Wednesday, October 22, 2008

Western diet accountable for nearly a third of the world’s heart attack risk

An article published online on October 21, 2008 in Circulation: Journal of the American Heart Association estimates that the diet typically consumed in Western countries, consisting of high amounts of meat, fried foods, and salty snacks, is responsible for approximately 30 percent of heart attack risk worldwide.

Salim Yusuf, DPhil and colleagues analyzed data from the INTERHEART study of heart attack risk factors among 16,000 participants in 52 countries. Five thousand seven hundred sixty-one participants diagnosed with heart attack were compared to 10,646 participants without known heart disease. The subjects were interviewed concerning dietary intake, including healthy as well as unhealthy food consumption. The researchers identified three dietary patterns, which they labeled as Oriental, prudent or Western.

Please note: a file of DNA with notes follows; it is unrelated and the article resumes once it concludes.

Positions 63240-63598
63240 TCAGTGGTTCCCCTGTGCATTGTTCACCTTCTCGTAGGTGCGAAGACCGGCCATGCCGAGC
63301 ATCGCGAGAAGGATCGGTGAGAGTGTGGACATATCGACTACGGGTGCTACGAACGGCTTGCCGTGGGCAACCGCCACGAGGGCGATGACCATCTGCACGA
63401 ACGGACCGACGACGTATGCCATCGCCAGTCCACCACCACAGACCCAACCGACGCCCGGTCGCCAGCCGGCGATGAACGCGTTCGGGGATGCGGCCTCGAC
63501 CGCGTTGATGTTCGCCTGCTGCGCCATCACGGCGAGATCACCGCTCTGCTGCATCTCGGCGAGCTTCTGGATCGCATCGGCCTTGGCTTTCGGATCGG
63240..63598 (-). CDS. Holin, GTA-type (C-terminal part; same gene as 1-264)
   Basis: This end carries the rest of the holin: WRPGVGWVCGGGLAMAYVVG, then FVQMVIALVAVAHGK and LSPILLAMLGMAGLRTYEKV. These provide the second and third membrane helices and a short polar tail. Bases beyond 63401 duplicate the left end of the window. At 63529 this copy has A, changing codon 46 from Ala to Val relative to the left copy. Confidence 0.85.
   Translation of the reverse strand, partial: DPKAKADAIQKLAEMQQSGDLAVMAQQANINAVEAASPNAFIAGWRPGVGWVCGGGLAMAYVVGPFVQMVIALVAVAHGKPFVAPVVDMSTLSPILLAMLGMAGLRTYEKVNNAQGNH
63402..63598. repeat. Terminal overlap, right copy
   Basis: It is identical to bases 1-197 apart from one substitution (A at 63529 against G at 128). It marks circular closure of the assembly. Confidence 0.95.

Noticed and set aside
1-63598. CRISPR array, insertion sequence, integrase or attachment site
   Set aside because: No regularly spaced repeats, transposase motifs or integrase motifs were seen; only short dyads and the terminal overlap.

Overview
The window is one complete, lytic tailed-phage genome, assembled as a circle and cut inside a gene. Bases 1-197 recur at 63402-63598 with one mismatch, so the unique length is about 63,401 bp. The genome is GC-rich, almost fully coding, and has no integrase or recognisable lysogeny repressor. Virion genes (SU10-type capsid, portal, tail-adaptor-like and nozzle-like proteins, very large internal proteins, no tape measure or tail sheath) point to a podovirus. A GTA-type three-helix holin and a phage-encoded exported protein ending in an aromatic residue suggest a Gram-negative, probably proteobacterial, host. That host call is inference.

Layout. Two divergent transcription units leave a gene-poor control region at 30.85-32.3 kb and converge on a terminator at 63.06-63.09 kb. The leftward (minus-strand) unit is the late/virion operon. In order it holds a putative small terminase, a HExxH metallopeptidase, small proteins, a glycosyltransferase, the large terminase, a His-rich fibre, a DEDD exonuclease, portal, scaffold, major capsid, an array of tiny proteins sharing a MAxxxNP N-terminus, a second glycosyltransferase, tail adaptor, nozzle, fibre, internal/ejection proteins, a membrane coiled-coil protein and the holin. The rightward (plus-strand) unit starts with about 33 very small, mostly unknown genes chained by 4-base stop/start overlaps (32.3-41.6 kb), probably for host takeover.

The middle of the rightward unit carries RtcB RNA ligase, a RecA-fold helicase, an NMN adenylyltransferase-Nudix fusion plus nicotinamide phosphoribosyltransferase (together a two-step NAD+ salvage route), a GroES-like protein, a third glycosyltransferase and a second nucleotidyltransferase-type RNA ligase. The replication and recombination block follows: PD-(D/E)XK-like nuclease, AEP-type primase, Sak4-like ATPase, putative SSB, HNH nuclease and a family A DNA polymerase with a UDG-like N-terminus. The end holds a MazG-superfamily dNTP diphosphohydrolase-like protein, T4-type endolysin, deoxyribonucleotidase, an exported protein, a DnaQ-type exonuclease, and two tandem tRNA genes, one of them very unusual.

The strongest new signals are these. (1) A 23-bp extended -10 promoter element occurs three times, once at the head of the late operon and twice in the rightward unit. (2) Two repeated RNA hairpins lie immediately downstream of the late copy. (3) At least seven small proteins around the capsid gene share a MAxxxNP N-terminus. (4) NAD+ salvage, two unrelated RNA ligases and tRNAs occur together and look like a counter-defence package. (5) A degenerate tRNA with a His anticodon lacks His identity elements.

Oriental diets were characterized by a higher intake of tofu, soy, and other sauces, the prudent pattern contained a greater intake of fruit and vegetables, and the Western diet included an increased amount of meat, eggs, salty snacks and fried foods. While followers of a “prudent” diet had a 30 percent lower average heart attack risk compared with people who consumed few fruits and vegetables, those who reported a Western dietary pattern experienced a 35 percent greater risk of heart attack than those who consumed few or no fried foods or meat. Continue Reading

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